Abstract 41: Omega-6 Fatty Acid Biomarkers and Incident Type 2 Diabetes: A Pooled Analysis of 20 Cohort Studies
Background: Emerging evidence suggests that dietary omega-6 polyunsaturated fatty acids (n-6 PUFA) plays a role in the primary prevention of type 2 diabetes (T2D).
Aims: To evaluate the relation between blood and adipose tissue levels of n-6 PUFA and incident T2D, including n-6 linoleic acid (LA), the major dietary PUFA abundant in vegetable oils, and n-6 arachidonic acid (AA), a key precursor of endogenous metabolites that modulate glucose metabolism and inflammation.
Methods: A global consortium of 20 prospective cohort studies identified by February 2016. Each study measured LA and AA at study baseline among adults>18y without prevalent T2D, and assessed the association of n-6 PUFA biomarkers and T2D risk prospectively using individual-level data, using a pre-specified analytic plan and harmonized exposures, covariates, and effect modifiers. Findings were centrally pooled using fixed-effects meta-analysis.
Results: 39,740 men and women from 10 countries were included (range of cohort means, age, 49-76y, and BMI, 25.0-28.1kg/m2), with 4,347 incident cases of T2D observed during follow-up. In continuous multivariate-adjusted analyses, higher LA was associated with 36% lower risk of T2D (RR,0.64, 95% CI,0.59-0.71, P<0.001, I2=49%, Figure 1A) per interquintile range. Similar inverse associations were observed for LA measured in different fractions, and in sensitivity analysis using random effects model. Levels of AA were not associated with T2D risk overall and in studies grouped by different biomarker fractions except total plasma (per interquintile RR=0.74, 95% CI=0.62-0.88, P<0.001, Figure 1B). The relations of LA and AA with T2D were not significantly modified by age, BMI, sex, race, aspirin use, n-3 PUFA biomarker, or FADS genetic variants (P≥ 0.13 for each).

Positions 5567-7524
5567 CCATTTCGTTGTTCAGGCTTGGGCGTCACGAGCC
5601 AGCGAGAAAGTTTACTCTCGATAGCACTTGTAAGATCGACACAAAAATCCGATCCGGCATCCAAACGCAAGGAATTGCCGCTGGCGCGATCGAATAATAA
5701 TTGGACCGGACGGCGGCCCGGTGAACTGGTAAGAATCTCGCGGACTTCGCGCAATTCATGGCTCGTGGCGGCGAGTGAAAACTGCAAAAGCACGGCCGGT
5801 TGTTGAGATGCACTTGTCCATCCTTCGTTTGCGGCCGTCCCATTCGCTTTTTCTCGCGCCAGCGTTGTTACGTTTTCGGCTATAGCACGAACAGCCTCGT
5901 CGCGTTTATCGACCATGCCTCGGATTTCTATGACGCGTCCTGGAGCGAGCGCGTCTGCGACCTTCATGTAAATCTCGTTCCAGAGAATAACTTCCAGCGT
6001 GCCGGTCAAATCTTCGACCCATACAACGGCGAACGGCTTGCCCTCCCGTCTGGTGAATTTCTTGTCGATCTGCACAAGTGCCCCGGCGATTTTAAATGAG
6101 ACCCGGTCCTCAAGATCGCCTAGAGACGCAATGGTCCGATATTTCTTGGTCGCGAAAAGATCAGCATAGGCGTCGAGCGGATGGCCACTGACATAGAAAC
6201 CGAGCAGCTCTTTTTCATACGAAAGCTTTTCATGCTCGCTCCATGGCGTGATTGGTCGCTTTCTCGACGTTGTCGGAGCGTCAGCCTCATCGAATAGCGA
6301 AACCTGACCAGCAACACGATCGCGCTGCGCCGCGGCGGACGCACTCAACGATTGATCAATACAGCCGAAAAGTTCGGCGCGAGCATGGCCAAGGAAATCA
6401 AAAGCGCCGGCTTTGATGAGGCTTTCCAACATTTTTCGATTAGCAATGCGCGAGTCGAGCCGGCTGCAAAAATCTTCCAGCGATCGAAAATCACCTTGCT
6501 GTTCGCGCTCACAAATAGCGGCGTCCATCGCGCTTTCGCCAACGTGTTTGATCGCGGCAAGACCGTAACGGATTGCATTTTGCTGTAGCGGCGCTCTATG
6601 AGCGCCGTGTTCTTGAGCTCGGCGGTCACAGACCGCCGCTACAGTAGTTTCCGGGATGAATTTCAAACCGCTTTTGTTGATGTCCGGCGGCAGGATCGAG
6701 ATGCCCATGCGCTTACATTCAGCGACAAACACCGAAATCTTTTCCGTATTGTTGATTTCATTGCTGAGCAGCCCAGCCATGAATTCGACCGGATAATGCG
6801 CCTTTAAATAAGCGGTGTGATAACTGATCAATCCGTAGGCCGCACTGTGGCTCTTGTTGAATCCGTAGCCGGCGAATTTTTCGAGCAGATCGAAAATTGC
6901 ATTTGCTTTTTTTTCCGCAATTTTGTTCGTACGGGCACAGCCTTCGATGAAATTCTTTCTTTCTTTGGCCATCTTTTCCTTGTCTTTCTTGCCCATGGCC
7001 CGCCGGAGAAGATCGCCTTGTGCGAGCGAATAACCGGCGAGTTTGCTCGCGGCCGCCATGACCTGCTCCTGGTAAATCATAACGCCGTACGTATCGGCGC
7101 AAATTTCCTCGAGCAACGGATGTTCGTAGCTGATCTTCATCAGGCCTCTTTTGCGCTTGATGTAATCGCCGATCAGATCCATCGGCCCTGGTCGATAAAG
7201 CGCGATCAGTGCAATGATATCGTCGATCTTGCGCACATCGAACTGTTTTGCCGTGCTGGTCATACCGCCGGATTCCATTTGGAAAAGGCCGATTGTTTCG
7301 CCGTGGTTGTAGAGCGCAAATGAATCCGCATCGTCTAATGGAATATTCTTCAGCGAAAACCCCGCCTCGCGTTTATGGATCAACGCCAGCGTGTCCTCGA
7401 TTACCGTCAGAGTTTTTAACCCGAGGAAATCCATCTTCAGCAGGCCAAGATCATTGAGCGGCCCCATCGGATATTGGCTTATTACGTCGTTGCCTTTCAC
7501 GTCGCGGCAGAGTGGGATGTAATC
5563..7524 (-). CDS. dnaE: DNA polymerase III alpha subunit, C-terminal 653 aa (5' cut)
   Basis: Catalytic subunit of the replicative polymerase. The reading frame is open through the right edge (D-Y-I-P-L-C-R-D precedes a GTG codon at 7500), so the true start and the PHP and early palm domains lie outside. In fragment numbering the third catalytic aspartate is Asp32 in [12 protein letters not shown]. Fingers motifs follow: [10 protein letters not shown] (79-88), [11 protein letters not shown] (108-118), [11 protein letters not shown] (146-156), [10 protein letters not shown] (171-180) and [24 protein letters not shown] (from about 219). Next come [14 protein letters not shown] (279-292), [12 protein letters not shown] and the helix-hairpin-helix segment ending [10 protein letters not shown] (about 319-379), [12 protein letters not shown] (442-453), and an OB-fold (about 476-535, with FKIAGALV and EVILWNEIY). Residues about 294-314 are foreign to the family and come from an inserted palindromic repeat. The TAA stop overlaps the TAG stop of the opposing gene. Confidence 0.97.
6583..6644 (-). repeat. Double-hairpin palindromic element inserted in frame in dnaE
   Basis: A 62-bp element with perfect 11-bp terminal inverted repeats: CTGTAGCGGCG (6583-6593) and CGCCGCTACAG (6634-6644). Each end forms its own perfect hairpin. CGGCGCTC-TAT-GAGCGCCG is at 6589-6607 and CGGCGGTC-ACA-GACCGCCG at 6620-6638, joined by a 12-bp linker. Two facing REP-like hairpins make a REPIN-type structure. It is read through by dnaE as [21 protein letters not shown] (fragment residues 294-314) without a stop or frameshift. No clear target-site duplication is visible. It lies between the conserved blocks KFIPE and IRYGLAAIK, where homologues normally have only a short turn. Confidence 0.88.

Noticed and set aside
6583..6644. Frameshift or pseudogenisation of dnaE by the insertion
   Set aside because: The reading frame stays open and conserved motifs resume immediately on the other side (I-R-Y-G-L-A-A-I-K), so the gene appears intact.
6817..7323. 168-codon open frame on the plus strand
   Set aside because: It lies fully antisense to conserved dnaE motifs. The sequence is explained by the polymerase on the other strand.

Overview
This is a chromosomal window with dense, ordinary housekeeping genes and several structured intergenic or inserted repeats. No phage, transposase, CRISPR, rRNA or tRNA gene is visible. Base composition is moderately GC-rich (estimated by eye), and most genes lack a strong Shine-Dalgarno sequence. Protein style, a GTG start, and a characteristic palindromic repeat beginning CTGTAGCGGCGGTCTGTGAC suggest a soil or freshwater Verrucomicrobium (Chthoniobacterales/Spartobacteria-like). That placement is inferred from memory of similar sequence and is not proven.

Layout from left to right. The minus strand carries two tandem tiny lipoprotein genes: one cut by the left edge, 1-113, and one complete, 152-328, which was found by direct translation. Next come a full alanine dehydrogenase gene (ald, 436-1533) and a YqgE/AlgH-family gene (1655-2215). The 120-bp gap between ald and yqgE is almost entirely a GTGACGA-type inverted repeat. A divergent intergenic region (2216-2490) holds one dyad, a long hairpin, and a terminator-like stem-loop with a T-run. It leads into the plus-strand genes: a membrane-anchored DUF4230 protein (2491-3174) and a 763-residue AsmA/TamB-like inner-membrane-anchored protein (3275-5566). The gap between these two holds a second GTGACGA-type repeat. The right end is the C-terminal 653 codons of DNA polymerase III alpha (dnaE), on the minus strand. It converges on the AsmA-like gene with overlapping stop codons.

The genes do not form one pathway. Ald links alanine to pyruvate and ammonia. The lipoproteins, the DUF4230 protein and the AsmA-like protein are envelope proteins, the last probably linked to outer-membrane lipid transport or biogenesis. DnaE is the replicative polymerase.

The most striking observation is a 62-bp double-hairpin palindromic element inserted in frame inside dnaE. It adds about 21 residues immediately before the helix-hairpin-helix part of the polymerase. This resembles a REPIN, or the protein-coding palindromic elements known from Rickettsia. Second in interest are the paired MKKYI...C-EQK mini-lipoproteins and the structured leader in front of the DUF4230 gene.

Conclusion: Higher blood and adipose tissue LA levels, biomarkers of the major dietary PUFA, were associated with lower risk of T2D among free-living populations worldwide. There was little evidence that AA levels were appreciably associated with risk of T2D.
Author Disclosures: J.H. Wu: B. Research Grant; Significant; This analysis received research funding from Unilever. M. Marklund: None. F. Imamura: None. N. Tintle: None. A.V. Ardisson Korat: None. J. de Goede: None. X. Zhou: None. W. Yang: None. M.C. de Oliveira Otto: None. J. Kroger: None. W. Qureshi: None. J.K. Virtanen: None. J. Bassett: None. A.C. Frazier-Wood: None. M. Lankinen: None. R.A. Murphy: None. K. Rajaobelina: None. R.N. Lemaitre: None. R. Micha: None. D. Mozaffarian: None.
- © 2017 by American Heart Association, Inc.